Search engine giant Google Inc. of Mountain View, Calif., recently changed its search results algorithm to place greater priority on a website's mobile-friendly status when users conduct a search from their mobile devices. This could have a detrimental impact for financial advisors who rely upon the web as a marketing tool if their websites are not rendered properly for smartphones.

In fact, many advisors are not ready for this change, says Maggie Crowley, marketing manager with AdvisorWebsites.com in Vancouver, noting more than 90% of the 870 American and Canadian financial services websites that her company surveyed in 2014 were not optimized for mobile devices.

"Not having a mobile-friendly website [means] you're definitely going to end up lower in the search ranking, according to search engines such as Google," she says, "which is tough and making it harder for people to find you. As a result, you will have less web traffic."

That possibility is particularly concerning because prospective clients are being more proactive in searching for financial services - and using their mobile devices more frequently when conducting those searches, Crowley adds.

"For years and years, [advisors] used things such as direct mail, paid advertisements, television and radio ads to do prospecting and get people to find [them]," she says. "[Prospective clients] are no longer waiting for you to reach them. People are looking for you."

Although a website's ability to be accessed by different mobile devices already was a factor in the way Google determines its search results, the search engine is now allowing users to see a website's mobile-optimized status more easily.

Specifically, if a website is configured for mobile devices, the site will have the label "mobile-friendly" listed beneath its web address when shown as a result for a Google search query made from a smartphone or tablet. In contrast, a website that is not mobile-friendly will not be distinguishable in this way.

"[This mobile device-friendly website configuration] is going to make it that much easier for the user to say, 'This is going to be a good option for me if I'm on my smartphone'," Crowley says.

The increasing emphasis on a website's mobile optimization is not unexpected, says Meagan Hency, director of product marketing with Hearsay Social Inc. in San Francisco.

Prior to Google's announcement, the search engine had been putting more ranking weight on local results - meaning that when someone searches for a term, the results were likely to favour options close to that person's location. So, if a Toronto resident is looking up "financial advisor," he or she is likely to see listings for advisors in that city.

Google's increasing emphasis on mobile-friendly websites was inevitable, as the connection between users searching for local results and their use of mobile devices to conduct such online searches is strong. "When people are searching on their mobile phones, they're most likely searching for something that is local to them," Hency explains.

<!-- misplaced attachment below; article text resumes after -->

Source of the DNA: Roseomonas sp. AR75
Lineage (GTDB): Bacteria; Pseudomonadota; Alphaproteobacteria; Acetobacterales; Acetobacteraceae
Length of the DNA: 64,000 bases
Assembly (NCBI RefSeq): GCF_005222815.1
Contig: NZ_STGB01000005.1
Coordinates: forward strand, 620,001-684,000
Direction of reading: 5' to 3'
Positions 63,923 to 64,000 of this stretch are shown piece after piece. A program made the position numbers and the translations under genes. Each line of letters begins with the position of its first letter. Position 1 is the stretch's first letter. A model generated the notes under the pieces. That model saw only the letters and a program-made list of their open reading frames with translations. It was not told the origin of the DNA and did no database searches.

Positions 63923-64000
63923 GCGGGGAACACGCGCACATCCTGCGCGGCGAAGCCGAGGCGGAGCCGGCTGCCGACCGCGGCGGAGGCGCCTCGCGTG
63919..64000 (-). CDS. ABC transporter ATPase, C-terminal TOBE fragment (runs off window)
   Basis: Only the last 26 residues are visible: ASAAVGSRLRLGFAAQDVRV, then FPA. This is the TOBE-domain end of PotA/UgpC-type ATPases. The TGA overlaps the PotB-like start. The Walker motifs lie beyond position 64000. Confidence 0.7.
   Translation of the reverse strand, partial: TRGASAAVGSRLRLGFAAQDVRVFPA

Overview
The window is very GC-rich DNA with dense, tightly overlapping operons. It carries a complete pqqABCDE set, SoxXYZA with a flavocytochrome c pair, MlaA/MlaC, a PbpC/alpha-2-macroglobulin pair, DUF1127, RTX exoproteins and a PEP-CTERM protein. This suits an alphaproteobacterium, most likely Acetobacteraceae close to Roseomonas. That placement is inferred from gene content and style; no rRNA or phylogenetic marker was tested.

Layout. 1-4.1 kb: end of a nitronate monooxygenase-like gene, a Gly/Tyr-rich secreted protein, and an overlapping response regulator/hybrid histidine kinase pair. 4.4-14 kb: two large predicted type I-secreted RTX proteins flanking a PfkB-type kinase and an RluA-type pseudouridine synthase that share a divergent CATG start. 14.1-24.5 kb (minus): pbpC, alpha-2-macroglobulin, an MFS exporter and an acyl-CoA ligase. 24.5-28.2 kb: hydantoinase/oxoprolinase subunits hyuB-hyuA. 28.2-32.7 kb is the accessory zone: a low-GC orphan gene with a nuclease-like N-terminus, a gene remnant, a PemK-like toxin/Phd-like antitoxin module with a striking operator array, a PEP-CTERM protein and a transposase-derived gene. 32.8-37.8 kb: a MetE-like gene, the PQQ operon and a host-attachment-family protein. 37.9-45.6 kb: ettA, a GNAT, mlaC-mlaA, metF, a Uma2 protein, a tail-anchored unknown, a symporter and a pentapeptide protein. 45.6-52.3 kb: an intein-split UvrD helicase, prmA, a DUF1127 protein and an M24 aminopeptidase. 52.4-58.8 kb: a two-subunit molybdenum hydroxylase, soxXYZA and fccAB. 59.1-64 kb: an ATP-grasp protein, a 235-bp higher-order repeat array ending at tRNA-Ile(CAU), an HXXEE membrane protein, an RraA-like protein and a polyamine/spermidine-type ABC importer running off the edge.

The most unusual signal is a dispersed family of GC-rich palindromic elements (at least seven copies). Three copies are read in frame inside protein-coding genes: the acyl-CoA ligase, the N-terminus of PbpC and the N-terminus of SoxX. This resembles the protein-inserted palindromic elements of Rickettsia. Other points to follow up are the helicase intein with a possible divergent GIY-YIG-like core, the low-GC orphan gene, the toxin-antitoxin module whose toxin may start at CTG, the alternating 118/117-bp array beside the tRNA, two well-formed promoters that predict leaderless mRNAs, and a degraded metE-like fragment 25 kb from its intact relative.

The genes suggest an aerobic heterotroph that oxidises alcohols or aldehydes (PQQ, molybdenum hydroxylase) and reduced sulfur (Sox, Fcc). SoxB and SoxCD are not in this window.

Although Google indicates that a website's mobile optimization will have a significant impact on search results conducted from such devices, Rob Green, president and CEO of Adversponse Communications Inc. in Vancouver, says advisors shouldn't panic just yet.

"Google has dozens, if not hundreds, of ranking factors," he says. "This [new algorithm] is becoming one of them. We don't know yet how big of a ranking factor this is going to be."

Another factor to keep in mind is that a website's mobile optimization will have no impact on the search results conducted from a traditional desktop or laptop computer.

So, if your website already appears at the top of the search rankings for your location or specialties, Green suggests, you should be paying great attention to this new search algorithm. "If [you're] ranked No. 1 or No. 2 in their city, you're not going to want to lose that," he says.

However, Crowley and Hency argue, having a mobile-optimized website will become increasingly important for all advisors, as more people are using their mobile devices to search for information online.

This belief is confirmed by recent data from Virginia-based comScore.com, which conducts research on the use of digital media. In the U.S., online searches conducted via smartphones increased by 17% between 2013 and 2014. The use of tablets for online searches rose by 28%, while searches using traditional computers declined by 1%.

Thus, if your website is difficult to read or to access on a mobile device because the site was designed for a traditional computer, it's likely that prospective clients will become frustrated with their search experience and simply leave your website, Crowley says.

"It's just one more barrier in the way you target your audience," she adds.

If you are looking to see if your website has made the grade, Google has provided a "mobile-friendly test" tool, which can be found at www.google.com/webmasters/tools/mobile-friendly, to check the level of your website's mobile optimization.

When you plug in your website's address into Google's tool, it will state whether your website is mobile-friendly, as well as provide a visual that lets you see how your website looks on a mobile device. And, if your website is not optimized for a mobile device, Google's tool will explain the reasons why.

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